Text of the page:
This article discusses the history, indications, techniques, and risks/benefits of eye tattooing procedures including both medically-indicated corneal tattooing, and purely cosmetic body modification practice of eyeball (subconjunctival/episcleral) tattooing.
Keratopigmentation or corneal tattooing is a procedure used for centuries to improve the cosmetic appearance of corneal scars and leukomas. Keratopigmentation has been used to also treat visual symptoms associated with corneal and iris abnormalities. Several techniques have been developed using a variety of ink pigments to achieve the best functional and cosmetic results.
A valuable therapeutic alternative in a select group of patients in whom non-surgical (ex. contact lenses) and reconstructive surgical procedures will not result in functional or cosmetic improvement. Most common indications include corneal scars, leucomas, aniridia, polycoria, traumatic iris defects, and iridodialysis. Other uses reported in the literature include symptomatic glare or diplopia associated with laser peripheral iridotomies and intractable binocular diplopia.
Staining method: Direct application of tattoo ink to anterior surface of cornea. Benefits include fast procedure with uniform dye application. Limitations of this technique include relative impermeance of dye resulting in a high risk of fading.
Impregnation method: Tattoo pigment is directly introduced into the corneal tissue by needle puncture. Benefit is longer retention of pigment but more difficult and time consuming procedure. Irregularly placed pigment deposits can cause light scatter.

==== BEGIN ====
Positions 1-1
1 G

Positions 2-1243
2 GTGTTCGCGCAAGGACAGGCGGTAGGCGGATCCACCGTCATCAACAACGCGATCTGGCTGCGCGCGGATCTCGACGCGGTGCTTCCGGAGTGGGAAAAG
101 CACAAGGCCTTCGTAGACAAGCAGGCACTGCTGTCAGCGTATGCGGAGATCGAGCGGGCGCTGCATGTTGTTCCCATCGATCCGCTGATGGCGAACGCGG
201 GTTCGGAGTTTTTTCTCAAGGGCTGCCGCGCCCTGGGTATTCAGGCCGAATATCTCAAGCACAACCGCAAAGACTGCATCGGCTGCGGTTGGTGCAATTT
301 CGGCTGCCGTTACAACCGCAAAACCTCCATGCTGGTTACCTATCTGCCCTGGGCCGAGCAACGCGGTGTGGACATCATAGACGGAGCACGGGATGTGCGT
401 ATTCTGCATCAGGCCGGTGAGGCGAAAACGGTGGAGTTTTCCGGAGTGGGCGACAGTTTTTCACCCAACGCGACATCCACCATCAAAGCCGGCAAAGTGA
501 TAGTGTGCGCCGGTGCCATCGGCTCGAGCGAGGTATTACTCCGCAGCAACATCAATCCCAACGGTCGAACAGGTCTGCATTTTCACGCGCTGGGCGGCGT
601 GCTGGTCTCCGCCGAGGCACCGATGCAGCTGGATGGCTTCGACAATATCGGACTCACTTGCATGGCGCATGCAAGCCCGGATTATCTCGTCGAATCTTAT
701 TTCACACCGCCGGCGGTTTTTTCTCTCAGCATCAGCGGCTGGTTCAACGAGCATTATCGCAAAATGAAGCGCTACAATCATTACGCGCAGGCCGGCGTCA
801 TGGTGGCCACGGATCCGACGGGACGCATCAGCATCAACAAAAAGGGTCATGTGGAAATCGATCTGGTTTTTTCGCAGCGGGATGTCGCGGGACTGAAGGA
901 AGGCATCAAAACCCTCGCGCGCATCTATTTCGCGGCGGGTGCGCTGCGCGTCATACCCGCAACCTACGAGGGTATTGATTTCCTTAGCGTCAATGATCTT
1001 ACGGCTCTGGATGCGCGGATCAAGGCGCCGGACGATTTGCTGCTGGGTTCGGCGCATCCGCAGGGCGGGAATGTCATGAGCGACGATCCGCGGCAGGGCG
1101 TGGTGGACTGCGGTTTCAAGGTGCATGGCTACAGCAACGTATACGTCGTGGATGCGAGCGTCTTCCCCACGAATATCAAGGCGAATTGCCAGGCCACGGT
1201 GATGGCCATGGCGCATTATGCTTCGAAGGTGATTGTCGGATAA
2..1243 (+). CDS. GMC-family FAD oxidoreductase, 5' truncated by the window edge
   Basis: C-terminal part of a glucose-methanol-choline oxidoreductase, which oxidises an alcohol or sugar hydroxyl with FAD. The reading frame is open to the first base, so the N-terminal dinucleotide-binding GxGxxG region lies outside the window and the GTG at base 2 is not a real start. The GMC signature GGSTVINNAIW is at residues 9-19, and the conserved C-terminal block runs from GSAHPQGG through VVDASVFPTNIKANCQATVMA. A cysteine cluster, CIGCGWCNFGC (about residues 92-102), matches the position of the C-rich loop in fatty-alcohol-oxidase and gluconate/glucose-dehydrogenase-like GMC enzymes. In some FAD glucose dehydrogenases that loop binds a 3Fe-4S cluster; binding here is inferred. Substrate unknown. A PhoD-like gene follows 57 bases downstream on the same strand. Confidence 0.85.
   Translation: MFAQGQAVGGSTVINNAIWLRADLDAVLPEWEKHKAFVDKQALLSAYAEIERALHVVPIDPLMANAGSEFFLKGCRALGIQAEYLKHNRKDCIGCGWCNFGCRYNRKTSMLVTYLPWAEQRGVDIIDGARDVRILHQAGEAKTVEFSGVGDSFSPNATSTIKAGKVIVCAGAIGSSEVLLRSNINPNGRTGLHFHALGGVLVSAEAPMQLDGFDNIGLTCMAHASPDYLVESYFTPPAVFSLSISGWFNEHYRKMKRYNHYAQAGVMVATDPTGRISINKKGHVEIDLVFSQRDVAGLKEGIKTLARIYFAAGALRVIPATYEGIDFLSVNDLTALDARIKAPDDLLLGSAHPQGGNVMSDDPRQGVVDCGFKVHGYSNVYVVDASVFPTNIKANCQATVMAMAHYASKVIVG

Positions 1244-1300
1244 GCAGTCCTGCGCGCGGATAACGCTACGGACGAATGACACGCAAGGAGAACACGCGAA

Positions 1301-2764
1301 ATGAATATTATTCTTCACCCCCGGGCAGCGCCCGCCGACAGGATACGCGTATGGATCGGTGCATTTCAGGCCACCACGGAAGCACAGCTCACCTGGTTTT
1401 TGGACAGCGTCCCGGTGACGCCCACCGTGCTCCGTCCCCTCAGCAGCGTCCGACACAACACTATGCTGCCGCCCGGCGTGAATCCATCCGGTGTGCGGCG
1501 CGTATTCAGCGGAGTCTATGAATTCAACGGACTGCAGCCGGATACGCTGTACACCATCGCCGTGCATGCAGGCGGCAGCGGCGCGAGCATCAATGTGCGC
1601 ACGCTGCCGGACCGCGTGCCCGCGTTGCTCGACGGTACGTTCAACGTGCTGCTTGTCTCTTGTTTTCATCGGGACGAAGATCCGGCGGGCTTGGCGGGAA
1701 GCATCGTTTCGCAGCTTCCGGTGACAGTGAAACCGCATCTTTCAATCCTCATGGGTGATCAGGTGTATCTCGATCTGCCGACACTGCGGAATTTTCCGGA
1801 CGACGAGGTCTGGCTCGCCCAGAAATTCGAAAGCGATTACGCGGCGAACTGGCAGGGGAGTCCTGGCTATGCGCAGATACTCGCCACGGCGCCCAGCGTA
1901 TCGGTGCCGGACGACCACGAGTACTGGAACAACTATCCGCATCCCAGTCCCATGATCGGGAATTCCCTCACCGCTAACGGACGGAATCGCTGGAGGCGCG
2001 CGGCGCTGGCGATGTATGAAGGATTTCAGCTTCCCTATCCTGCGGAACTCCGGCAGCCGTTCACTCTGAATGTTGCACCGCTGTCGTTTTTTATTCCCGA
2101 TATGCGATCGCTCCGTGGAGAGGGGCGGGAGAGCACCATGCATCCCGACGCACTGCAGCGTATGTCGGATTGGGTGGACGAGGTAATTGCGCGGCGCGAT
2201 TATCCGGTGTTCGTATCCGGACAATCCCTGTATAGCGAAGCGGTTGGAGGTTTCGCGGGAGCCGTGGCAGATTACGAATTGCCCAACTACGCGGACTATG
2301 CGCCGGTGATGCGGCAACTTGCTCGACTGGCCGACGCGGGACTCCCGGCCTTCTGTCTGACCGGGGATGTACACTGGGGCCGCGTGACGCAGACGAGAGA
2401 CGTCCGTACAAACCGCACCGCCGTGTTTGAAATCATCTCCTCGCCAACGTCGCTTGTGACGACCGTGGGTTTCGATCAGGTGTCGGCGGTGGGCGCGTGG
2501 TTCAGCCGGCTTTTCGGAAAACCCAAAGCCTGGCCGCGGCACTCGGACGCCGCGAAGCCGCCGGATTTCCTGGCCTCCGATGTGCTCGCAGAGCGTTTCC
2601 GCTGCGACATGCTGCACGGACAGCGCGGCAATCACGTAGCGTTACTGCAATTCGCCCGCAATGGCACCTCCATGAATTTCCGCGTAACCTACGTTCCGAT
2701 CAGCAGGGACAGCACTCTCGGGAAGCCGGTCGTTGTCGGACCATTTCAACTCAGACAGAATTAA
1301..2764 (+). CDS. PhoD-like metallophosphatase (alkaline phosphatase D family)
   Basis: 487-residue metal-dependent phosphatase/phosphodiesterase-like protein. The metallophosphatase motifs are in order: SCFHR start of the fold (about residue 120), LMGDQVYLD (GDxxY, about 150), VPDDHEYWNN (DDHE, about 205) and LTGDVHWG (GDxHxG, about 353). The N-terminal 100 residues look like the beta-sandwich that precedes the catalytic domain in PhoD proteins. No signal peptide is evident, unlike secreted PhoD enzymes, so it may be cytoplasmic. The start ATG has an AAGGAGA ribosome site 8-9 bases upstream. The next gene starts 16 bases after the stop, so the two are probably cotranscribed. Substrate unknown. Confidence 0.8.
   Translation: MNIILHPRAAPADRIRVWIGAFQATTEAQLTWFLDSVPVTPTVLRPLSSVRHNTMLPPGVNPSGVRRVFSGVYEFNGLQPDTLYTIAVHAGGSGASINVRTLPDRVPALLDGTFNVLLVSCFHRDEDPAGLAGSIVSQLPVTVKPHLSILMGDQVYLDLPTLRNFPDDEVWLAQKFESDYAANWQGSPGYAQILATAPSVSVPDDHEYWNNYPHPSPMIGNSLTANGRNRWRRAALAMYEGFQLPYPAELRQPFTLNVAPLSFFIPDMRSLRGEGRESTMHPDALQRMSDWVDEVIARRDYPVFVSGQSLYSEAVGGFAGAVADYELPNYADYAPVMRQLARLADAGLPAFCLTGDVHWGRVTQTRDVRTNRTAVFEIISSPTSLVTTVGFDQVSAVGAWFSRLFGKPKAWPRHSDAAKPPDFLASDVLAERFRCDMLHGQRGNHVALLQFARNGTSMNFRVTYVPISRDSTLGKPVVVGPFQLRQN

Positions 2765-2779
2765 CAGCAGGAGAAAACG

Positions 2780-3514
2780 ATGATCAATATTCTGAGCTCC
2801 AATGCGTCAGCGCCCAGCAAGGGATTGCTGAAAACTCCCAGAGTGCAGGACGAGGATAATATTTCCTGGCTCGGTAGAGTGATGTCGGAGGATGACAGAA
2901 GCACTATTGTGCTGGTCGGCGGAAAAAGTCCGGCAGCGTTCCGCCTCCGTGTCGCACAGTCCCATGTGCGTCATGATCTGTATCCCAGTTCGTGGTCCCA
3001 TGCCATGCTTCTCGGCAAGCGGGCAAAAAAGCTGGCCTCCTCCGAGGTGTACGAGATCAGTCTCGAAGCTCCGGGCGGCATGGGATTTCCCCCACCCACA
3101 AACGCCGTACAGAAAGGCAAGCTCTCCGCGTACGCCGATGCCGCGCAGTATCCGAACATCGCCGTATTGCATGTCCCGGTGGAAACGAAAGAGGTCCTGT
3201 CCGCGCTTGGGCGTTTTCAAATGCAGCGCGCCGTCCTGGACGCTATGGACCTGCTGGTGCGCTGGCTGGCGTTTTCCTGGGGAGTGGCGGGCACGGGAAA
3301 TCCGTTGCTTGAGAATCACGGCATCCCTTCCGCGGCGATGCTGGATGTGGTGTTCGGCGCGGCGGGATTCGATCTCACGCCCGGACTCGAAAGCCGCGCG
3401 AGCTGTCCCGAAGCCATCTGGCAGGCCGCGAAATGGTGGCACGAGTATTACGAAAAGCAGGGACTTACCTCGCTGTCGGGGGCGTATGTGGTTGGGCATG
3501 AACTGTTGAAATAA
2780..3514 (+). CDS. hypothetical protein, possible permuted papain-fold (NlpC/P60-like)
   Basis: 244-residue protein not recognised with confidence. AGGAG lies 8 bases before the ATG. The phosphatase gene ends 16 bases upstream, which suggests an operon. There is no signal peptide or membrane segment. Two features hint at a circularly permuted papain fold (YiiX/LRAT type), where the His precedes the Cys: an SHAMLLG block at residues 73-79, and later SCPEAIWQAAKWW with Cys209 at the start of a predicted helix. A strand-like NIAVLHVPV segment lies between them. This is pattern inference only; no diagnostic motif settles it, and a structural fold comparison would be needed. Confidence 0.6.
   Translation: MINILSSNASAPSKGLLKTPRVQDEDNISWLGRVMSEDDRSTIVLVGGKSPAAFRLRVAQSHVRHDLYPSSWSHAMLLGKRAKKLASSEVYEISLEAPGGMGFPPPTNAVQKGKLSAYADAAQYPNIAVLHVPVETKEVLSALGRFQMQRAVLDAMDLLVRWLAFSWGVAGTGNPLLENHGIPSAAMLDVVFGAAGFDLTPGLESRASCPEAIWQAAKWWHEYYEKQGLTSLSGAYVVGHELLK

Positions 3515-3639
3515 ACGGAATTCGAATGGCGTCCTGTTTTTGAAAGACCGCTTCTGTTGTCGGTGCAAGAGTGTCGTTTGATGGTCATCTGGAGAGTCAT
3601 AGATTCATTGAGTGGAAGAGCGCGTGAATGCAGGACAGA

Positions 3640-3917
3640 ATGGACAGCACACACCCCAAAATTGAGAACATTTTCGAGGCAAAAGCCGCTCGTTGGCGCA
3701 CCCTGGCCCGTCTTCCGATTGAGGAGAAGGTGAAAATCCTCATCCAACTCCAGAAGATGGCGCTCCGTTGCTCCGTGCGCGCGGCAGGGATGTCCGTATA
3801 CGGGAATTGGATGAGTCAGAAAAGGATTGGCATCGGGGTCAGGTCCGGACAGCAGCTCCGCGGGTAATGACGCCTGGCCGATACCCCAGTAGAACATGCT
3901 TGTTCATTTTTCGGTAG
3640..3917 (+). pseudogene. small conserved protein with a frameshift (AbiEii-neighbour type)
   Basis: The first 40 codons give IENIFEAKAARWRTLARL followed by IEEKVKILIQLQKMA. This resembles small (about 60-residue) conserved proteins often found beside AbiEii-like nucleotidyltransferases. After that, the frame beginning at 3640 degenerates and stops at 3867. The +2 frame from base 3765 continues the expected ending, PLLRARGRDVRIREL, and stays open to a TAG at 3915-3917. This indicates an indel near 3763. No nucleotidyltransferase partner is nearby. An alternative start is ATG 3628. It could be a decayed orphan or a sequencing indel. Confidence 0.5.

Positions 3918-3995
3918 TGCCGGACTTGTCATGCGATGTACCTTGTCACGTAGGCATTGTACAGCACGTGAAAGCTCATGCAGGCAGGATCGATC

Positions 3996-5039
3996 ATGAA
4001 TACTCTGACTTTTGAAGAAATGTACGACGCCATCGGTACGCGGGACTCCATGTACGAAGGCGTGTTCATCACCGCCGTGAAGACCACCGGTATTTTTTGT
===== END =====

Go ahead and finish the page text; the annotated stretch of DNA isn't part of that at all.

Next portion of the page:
Lamellar keratectomy technique: Benefits include longer retention of pigment and lower risk of recurrent corneal erosions. Panda et al. compared a series of patients who underwent conventional (impregnation) tattooing vs lamellar pocket procedure and noted greater pigment density, no episodes of erosion and none of the cases required repeat treatment at 1 year follow-up.
Femto-assisted corneal tattooing (FACT): A femtosecond laser is used to make a superficial corneal pocket into which tattoo ink is injected. The procedure enables the ink to last longer and achieve more uniform cosmetic results. Video of the technique by Dr Keith Walter performed using a femtosecond laser. https://www.aao.org/clinical-video/corneal-tattooing
Tattoo ink selection: Historically one of the major limitations of corneal tattooing has been the lack of systemic studies demonstrating biocompatibility of pigments and resulting unavailability of reliable commercial products. A variety of sterile ink formulations have been reported in the literature. Micronized mineral pigments are a relatively new pigment that has been shown to produce good cosmetic appearance without an inflammatory response and ocular toxicity.
Complications of corneal tattooing include corneal infection, inflammation, pain, and risk of inadvertent globe penetration via entry into the anterior chamber. In a case series by Alio et al., keratopigmentation with micronized mineral pigments was performed in 234 eyes of 204 patients and percentage of complications was 12.82% of which the majority was light sensitivity (49%), color fading (19%), and neovascularization (7%).